If your loved one doesn’t eat as much as they used to or they have a lack of appetite, don’t assume they aren’t interested. Instead, encourage them to get involved in meal planning and preparation. 

“This participation provides a sense of accomplishment and stimulates interest in the food being prepared, which can help boost their low appetite,” Sabat says. Morris concurs, adding that encouragement and patience are equally important. “Gently encourage your loved one to get involved, but don’t force them. Respecting their choices and autonomy helps create a positive atmosphere when it’s time to eat.” 

Step 5: Establish a Meal Schedule

Keeping to a meal schedule can be challenging, but it’s very important if your loved one has lost interest in solid foods. Eating at specific times of the day ensures your loved one gets the nutrient intake that they need. It also supports their metabolism and blood sugar. Routine meals help keep blood sugar stable and reduce symptoms, like lightheadedness, that might cause your loved one to avoid eating.

Everyone has different needs, but most dietitians recommend:

  • Eating breakfast between 7 a.m. - 9 a.m.

  • Eating lunch between 11 a.m. - 1 p.m.

  • Eating dinner between 4 p.m. and 6 p.m.

These times will vary, depending on your loved one’s appetite, general health, and medications. 

Step 6: Don’t Be Afraid to Ask for Help

Caring for a loved one who has difficulty with solids can be quite challenging. It can be heartbreaking to see someone you love not eating well and not feeling healthy.

“If difficulties persist, consider consulting with a registered dietitian or another healthcare provider,” Sabat says. “They can provide tailored guidance and address specific dietary concerns for both older adults and babies. Solid food intake is crucial for nutrition and development. For older adults, maintaining a balanced diet is essential for overall wellness, preventing malnutrition, and preserving independence. Ensuring proper nutrition at all life stages is vital for a healthy and fulfilling life.”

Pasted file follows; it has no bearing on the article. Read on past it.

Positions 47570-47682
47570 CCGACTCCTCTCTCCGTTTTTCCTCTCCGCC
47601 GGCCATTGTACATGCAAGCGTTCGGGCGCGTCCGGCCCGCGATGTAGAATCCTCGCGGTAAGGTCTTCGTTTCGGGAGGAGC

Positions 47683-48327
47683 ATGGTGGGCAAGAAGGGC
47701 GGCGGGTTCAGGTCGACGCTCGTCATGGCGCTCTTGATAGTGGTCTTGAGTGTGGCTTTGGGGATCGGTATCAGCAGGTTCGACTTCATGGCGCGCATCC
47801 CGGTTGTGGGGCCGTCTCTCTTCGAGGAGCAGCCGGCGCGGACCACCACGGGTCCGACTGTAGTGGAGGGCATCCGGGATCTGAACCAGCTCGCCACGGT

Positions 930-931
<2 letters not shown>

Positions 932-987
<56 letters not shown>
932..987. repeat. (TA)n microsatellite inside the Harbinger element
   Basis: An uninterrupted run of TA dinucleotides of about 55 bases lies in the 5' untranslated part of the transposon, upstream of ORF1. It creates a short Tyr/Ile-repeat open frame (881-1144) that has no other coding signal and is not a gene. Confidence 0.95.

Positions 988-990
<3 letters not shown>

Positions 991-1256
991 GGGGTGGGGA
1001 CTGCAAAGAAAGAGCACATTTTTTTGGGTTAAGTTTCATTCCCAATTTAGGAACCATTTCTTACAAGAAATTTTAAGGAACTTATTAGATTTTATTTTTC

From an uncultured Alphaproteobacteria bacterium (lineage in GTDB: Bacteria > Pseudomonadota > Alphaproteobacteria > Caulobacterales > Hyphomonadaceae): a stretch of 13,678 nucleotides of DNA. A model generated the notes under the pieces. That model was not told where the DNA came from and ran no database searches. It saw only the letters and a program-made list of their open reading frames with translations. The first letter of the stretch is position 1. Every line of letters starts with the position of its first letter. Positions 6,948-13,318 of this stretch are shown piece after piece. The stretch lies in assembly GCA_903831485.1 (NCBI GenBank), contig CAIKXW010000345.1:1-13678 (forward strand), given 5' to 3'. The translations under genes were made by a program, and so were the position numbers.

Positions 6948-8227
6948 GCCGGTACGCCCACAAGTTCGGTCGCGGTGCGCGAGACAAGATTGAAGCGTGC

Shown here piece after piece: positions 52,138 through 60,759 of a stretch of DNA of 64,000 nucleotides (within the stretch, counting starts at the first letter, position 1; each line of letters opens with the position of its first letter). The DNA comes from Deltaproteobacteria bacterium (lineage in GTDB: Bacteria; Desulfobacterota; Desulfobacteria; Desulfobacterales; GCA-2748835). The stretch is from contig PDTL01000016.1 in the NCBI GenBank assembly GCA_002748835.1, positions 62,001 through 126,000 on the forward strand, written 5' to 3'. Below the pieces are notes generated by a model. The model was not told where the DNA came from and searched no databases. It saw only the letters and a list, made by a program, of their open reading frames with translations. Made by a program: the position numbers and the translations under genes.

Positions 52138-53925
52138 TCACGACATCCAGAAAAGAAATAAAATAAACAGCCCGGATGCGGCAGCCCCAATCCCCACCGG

How to Help a Loved One Eat Solids - Commonly Asked Questions

1) Why do so many older adults lose interest in solid foods?

Many adults, especially those 75 and older, experience physiological changes. “These changes include a decreased sense of taste and smell, which naturally lessens the interest in food,” explains Morris. “Furthermore, dental issues and changes in digestion can be contributing factors.”

2) Can mobility issues affect someone’s appetite?

Yes. Limited mobility can make it difficult to use utensils like forks and knives. It can also take some of the joy out of eating, especially if your loved one has to stay in bed due to an underlying medical condition. 

To address these issues head-on, Morris recommends providing your loved one with adaptive utensils. “These can make eating less stressful for those with mobility issues and make mealtimes more dignified.” 

Shop all adaptive utensils on Carewell 

3) Is there any way to supplement meals and snacks if my loved one refuses to eat solid foods?

One of the best ways to support a loved one who can’t or won’t eat solid foods is with nutritional shakes, like Boost. 

“If your loved one shows a decreased interest in regular meals, nutritious shakes such as Boost can be beneficial,” Morris says. “While the urgency of maintaining a balanced diet cannot be stressed enough, there are instances when incorporating nutrition drinks serves as a logical approach.”

At Carewell, we carry several brands of nutritional shakes, including:

Shop Boost on Carewell

Shop Ensure on Carewell

Shop Kate Farms on Carewell 

Struggling to Help a Loved One Eat Solids? We’re Standing By!

We regularly hear from family caregivers with questions about feeding and nutrition. If you’re unsure what to stock your pantry with or need advice on choosing the right nutritional shake for your loved one’s needs, contact our friendly Care Specialists at any time. 

Call (800) 696-CARE or send an email to We’re available 24/7 and committed to making your life easier.

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Chad Birt
Chad Birt

Chad Birt is a freelance medical writer who resides in Astoria, Oregon. When he isn't behind a keyboard, you can find him hiking, camping, or birdwatching with his wife Ella and their two dogs, Diane and Thoreau.